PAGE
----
3. Does it need lots of exercise, or is it good for apartment life?
4. Common breed health issues
5, Grooming costs
6. Does it need a fence? (The answer is most likely yes)
7 What is the average lifespan?
8. Do you have time to train a puppy or is an adult dog a better fit for you?


by Tracy Frost

Tuesday, September 10, 2013

Freezing Canine Semen

We are a Canine Freezing Center for Synbiotics Corporation.  Dr. Tritsch can collect the semen from a stud dog.  The semen is then evaluated, frozen and stored for later shipment to anywhere in the world.  
Once the semen is collected it is evaluated for motility and morphology and the sperm are counted.  The semen is then cooled and frozen in individually labeled straws. The entire process takes 4-5 hours.  The semen is stored in liquid nitrogen, which keeps the semen viable for an indefinite period of time.  
Freezing Semen can help the owner preserve the qualities of a stud dog long after the dog has pasted away.


Don't panic. Rapid response is important, but panicking can interfere with the process of helping your pet.
Take 30 to 60 seconds to safely collect and have at hand any material involved. This may be of great benefit to your vet and/or APCC toxicologists, as they determine what poison or poisons are involved. In the event that you need to take your pet to a local veterinarian, be sure to take the product's container with you. Also, collect in a sealable plastic bag any material your pet may have vomited or chewed.
If you witness your pet consuming material that you suspect might be toxic, do not hesitate to seek emergency assistance, even if you do not notice any adverse effects. Sometimes, even if poisoned, an animal may appear normal for several hours or for days after the incident.
Call the ASPCA Animal Poison Control Center
The telephone number is (888) 426-4435. There is a $65 consultation fee for this service.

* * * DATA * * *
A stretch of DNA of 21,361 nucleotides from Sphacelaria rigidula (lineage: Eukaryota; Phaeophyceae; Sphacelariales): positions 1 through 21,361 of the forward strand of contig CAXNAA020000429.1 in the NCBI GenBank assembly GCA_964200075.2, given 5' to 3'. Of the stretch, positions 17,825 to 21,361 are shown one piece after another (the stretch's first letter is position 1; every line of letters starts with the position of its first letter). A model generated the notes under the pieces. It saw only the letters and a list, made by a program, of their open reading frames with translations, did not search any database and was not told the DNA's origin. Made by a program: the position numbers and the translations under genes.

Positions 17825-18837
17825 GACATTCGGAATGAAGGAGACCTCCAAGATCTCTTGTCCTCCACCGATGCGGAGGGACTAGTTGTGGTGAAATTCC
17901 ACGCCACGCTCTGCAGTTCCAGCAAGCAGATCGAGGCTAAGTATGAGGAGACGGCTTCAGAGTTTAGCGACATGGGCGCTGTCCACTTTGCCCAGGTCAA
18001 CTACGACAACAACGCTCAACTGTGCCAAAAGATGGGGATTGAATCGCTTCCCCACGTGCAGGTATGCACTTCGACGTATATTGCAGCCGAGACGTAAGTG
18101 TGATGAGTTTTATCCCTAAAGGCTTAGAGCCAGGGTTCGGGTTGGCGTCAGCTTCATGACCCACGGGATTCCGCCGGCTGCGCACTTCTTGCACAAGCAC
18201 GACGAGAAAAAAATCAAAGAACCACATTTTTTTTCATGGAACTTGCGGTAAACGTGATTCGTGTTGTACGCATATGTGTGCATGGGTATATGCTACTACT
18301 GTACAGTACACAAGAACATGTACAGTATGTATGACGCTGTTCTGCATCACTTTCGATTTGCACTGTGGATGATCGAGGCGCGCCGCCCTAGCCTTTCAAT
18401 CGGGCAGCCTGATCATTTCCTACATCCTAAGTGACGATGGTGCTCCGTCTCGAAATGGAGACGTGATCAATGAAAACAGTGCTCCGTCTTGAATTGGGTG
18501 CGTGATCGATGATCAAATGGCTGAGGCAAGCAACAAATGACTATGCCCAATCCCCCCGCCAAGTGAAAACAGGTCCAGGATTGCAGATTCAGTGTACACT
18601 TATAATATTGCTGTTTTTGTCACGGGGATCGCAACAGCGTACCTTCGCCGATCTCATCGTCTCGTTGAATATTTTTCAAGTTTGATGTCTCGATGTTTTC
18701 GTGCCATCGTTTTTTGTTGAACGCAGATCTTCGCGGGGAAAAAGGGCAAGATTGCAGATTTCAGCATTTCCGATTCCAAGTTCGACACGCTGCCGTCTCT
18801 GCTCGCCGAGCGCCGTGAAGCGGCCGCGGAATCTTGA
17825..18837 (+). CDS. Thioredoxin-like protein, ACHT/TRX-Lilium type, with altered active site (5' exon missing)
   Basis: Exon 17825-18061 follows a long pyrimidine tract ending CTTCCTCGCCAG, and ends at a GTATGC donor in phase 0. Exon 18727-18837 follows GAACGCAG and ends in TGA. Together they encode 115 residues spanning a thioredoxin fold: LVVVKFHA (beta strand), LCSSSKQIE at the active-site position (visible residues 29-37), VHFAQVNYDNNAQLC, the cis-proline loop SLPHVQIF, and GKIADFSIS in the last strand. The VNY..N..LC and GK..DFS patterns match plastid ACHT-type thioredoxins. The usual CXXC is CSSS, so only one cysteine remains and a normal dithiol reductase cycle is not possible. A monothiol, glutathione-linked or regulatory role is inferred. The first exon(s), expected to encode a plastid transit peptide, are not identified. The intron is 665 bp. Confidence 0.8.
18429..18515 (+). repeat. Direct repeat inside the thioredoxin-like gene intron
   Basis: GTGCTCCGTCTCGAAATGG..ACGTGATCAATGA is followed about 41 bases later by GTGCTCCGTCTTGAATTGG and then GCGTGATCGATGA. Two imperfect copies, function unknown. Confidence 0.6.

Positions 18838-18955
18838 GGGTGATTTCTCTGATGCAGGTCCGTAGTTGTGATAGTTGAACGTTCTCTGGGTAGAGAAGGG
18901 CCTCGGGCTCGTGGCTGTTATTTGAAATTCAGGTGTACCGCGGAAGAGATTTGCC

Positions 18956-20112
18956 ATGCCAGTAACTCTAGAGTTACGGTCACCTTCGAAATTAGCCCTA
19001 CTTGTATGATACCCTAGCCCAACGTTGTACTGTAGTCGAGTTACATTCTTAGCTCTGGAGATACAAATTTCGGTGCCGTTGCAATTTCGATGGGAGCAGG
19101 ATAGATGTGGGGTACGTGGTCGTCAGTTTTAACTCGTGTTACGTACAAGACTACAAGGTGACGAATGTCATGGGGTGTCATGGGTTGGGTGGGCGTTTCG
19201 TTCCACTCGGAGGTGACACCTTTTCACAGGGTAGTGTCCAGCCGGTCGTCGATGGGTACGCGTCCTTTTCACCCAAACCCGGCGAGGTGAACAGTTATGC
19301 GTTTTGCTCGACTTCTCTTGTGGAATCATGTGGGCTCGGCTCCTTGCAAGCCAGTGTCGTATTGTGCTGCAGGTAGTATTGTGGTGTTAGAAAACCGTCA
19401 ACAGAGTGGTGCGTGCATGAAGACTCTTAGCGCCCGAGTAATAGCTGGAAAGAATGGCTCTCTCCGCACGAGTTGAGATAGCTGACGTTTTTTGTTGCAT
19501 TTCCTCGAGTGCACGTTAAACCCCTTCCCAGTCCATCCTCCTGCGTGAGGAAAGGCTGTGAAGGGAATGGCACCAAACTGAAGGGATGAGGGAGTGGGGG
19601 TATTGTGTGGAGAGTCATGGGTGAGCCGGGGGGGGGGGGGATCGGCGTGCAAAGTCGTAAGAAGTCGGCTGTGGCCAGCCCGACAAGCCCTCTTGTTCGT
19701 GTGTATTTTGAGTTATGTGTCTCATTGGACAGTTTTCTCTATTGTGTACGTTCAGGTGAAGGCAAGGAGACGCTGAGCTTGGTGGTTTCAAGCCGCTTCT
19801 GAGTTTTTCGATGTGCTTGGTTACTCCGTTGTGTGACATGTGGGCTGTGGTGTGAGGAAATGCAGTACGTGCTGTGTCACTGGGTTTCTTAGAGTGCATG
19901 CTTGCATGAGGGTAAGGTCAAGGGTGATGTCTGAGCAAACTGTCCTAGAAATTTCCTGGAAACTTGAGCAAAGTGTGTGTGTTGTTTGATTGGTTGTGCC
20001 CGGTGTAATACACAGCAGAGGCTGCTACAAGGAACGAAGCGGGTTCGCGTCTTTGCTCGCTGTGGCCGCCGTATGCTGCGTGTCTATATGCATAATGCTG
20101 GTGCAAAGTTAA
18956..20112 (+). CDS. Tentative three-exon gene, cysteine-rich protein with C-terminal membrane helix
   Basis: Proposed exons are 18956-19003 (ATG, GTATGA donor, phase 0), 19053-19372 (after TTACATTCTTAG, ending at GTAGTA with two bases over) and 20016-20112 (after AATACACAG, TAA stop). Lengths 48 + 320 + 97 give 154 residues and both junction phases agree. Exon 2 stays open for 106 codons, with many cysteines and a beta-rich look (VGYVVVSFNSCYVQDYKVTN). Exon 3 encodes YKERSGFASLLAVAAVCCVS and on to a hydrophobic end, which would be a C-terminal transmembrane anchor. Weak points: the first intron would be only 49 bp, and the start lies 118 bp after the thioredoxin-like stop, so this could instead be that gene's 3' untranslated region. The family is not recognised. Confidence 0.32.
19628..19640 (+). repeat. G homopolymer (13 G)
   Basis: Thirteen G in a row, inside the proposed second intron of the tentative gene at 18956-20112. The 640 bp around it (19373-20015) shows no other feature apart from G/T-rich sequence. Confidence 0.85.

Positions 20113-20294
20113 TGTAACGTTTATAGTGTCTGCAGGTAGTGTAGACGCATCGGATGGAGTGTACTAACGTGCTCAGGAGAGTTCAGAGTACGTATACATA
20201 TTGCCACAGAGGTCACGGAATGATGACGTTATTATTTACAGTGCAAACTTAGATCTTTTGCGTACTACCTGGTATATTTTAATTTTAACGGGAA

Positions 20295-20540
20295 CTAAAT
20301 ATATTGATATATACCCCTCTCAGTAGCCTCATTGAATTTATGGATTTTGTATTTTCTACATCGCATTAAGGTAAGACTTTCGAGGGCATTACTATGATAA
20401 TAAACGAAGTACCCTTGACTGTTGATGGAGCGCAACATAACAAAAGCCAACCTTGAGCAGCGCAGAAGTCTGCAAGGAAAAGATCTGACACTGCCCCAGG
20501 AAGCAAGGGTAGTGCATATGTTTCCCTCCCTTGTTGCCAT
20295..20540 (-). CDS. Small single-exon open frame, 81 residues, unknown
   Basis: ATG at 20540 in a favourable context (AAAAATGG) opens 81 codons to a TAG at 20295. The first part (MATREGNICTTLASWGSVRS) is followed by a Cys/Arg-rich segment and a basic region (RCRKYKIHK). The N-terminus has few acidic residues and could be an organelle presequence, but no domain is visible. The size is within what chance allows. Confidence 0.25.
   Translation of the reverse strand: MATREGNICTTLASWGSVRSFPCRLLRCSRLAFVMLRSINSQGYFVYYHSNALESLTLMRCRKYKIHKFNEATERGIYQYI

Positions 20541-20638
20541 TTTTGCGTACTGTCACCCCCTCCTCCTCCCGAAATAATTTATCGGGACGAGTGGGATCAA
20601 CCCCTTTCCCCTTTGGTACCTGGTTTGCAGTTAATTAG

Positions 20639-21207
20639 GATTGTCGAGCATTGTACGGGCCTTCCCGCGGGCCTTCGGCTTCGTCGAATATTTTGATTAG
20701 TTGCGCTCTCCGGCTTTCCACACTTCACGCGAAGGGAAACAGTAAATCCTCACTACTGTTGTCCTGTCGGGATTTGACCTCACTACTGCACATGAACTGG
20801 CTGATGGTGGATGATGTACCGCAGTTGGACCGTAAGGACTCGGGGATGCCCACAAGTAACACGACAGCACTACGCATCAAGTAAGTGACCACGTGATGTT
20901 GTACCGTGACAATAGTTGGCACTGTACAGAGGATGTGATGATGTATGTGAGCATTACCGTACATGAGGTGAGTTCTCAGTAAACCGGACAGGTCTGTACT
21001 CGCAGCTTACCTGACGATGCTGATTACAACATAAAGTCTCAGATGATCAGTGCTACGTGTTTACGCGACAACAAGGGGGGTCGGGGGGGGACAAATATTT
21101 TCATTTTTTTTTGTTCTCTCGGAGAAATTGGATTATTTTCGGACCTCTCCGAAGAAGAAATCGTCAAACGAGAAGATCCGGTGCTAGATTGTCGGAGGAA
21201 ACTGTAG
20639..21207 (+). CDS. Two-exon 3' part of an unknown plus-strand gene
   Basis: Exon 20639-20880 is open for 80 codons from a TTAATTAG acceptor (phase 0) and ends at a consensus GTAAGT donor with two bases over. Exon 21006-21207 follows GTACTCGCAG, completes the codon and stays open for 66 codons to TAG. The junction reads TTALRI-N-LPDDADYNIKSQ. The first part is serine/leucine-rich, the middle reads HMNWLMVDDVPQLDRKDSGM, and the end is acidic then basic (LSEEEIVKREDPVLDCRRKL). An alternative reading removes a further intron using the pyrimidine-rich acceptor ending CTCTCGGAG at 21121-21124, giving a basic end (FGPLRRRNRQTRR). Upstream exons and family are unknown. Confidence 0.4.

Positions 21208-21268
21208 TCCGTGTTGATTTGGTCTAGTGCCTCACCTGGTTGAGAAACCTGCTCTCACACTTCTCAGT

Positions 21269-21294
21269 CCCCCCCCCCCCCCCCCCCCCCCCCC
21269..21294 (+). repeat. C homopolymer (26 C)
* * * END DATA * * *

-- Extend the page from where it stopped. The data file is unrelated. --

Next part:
Be ready with the following information:
  • The species, breed, age, sex, weight and number of animals involved.
  • The animal's symptoms.
  • Information regarding the exposure, including the agent (if known), the amount of the agent involved and the time elapsed since the time of exposure.
  • Have the product container/packaging available for reference.
Please note: If your animal is having seizures, losing consciousness, is unconscious or is having difficulty breathing, telephone ahead and bring your pet immediately to your local veterinarian or emergency veterinary clinic. If necessary, he or she may call the APCC.
Be Prepared
Keep the telephone number of the ASPCA Animal Poison Control Center(888) 426-4435—as well as that of your local veterinarian, in a prominent location.
Invest in an emergency first-aid kit for your pet. The kit should contain:
  • A fresh bottle of hydrogen peroxide, 3 percent USP (to induce vomiting)
  • A turkey baster, bulb syringe or large medicine syringe (to administer peroxide)
  • Saline eye solution
  • Artificial tear gel (to lubricate eyes after flushing)
  • Mild grease-cutting dishwashing liquid (for bathing an animal after skin contamination)
  • Forceps (to remove stingers)
  • A muzzle (to protect against fear- or excitement-induced biting)